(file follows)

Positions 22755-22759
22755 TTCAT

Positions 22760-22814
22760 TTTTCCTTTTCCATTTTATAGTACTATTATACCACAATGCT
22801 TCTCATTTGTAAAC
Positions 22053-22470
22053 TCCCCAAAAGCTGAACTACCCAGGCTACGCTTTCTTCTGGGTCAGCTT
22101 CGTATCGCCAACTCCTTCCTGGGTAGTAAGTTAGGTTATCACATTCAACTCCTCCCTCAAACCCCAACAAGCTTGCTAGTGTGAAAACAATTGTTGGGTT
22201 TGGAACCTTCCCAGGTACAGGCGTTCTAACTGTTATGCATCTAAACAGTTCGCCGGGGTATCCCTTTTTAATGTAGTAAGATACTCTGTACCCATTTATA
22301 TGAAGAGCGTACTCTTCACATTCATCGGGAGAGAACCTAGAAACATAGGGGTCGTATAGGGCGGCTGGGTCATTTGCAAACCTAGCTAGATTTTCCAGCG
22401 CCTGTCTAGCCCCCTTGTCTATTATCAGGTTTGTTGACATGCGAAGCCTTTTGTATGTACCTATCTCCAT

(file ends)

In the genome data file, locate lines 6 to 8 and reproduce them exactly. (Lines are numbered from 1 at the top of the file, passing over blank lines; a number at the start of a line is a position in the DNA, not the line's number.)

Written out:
Positions 22053-22470
22053 TCCCCAAAAGCTGAACTACCCAGGCTACGCTTTCTTCTGGGTCAGCTT
22101 CGTATCGCCAACTCCTTCCTGGGTAGTAAGTTAGGTTATCACATTCAACTCCTCCCTCAAACCCCAACAAGCTTGCTAGTGTGAAAACAATTGTTGGGTT